In these uncertain days of high unemployment, daily foreclosures, financial challenges and growing desperation inherited from someone else's bad decisions that many of us are paying for now, it's easy to sympathize with the domestic doomsday-like circumstances surrounding Alice and John, the young lead characters played by Juno Temple and Michael Angarano in The Brass Teapot, a new film that premiered this weekend at the Toronto International Film Festival. This optimistic, loving, married couple awakes daily to an alarm clock's annoying buzz that immediately confronts them with the worrisome realities of getting out of bed to face the challenges of another stressful day. Will John get that promotion? Will Alice's naivety spell disaster during her job interview, just when the landlord is closing in for the money they don't have? Just making ends meet for them turns out to resemble a real life board game, in which you try your best to succeed by rolling the dice in anticipation of moving to a better position and hopefully landing on a pot of gold, enabling you to pay the rent and much more. Of course, you run the risk of losing your turn and fall further behind, causing you to be fired from your lousy occupation, or worse, lose control and go directly to jail. On the road to nowhere, the desperate pair discover by accident a broken down antique shop where Alice is inexplicably attracted to a mysterious looking brass teapot, which she grabs in a possessive panic and then dashes out the door. Teapots, after all, are crafted to hold hot water, and that's exactly where they eventually find themselves, along with lots of painfully earned cold cash, as they make an obvious connection to what's brewing inside this dark, inexplicably powerful 2,000-year-old version of a magic lantern, which somehow almost instantly becomes the lucrative answer to all of their financial woes and then some.
Just like hitting the Powerball lottery or unexpectedly inheriting a pile of dough from a distant relative, it's exhilarating to find yourself on easy street, but, as we all know, lots of instant winners become ironic losers when spending sprees, uncontrollable greed and mismanagement of a golden opportunity go up in smoke. When the ancient secret formula for an endless shower of greenbacks is discovered, Alice and John hesitantly but determinedly enter a self-destructive and desperately degrading sadomasochistic devil-may-care game in gloomy shades of black and blue. Misery loves company, especially if you both have to pay dearly to play. The illusory yellow brick road meandering around the small town of Laurel Springs that leads from rags to riches is filled with jealousy, deliberate, self-inflicted pain from a tattoo to a Brazilian wax, dangerous predators, and an increasingly unpleasant realization of having to deal with the consequences resulting from getting what you have wished for.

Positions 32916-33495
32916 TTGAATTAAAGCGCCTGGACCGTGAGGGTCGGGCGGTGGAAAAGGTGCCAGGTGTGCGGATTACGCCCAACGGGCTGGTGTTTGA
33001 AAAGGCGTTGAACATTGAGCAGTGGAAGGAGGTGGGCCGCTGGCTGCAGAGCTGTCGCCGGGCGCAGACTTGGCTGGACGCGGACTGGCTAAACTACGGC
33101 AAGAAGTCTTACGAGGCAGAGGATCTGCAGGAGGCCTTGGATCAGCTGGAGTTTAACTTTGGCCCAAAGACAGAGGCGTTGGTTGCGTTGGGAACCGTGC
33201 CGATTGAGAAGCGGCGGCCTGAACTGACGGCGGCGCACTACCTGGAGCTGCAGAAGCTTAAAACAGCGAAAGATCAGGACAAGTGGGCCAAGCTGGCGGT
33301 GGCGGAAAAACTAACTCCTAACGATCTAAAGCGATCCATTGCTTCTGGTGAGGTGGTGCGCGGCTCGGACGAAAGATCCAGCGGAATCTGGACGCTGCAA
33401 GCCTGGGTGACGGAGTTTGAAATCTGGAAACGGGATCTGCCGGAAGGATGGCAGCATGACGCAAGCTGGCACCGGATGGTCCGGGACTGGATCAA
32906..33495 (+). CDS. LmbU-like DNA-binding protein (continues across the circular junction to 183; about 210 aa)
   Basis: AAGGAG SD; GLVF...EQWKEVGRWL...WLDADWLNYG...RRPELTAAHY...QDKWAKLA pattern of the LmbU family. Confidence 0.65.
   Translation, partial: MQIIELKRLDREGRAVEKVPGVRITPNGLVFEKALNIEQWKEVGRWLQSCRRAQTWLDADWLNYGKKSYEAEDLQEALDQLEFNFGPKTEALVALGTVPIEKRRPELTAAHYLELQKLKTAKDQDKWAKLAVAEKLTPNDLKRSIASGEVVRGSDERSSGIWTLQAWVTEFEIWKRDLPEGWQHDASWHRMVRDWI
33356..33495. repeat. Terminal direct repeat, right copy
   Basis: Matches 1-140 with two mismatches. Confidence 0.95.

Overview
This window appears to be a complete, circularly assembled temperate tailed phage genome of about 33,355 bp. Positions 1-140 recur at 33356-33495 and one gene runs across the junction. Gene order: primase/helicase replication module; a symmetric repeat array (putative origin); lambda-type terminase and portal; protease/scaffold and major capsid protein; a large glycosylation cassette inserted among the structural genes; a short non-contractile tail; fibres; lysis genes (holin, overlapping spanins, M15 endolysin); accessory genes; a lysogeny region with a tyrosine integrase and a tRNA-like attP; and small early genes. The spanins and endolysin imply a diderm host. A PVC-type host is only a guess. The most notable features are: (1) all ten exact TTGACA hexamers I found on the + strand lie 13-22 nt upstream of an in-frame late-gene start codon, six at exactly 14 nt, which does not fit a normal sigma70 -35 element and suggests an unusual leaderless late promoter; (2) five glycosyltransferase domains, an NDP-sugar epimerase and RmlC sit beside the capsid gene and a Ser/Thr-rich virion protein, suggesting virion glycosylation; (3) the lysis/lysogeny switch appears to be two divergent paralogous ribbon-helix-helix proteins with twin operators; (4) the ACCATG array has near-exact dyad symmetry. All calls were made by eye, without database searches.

Even with the ongoing physical self-abuse, selective punishment and viewer sympathy, The Brass Teapot eventually evolves into a heartwarming narrative as written by Tim Macy and based on a story by Ramaa Mosley, the film's director, that explores universal truths about choices made that can turn disastrous. In early stages of the script, Mosley, an award-winning director of commercials and music videos, with clients like the B-52s, looked back fondly at familiar fables and films with a message of courage and how one rises to the occasion to control instinctual choices that come at a price. Mosley draws from many of her favorite scenes of other films, where a strong backbone ultimately is the best weapon to remain safe and happy and to find yourself in the ultimate pleasure of simply being in love without the nasty traps of eventual destruction. The Brass Teapot also works as an intriguing, believable, true life story due to the exceptional cast that the director assembled, which includes Alexis Bledel, Billy Magnussen, Alia Shawkat, Bobby Moynihan, Stephen Park and Debra Monk, as they were the key to delivering the simple message of this emotionally charged film about rising to the occasion in the fight of good against evil. This is an engaging (though often nerve-wracking, as well) and completely enjoyable film that will keep you glued to your seats as you sense an avoidable collision course with destiny in a dangerous game that should have never started.
For more information on The Brass Teapot, please visit their website.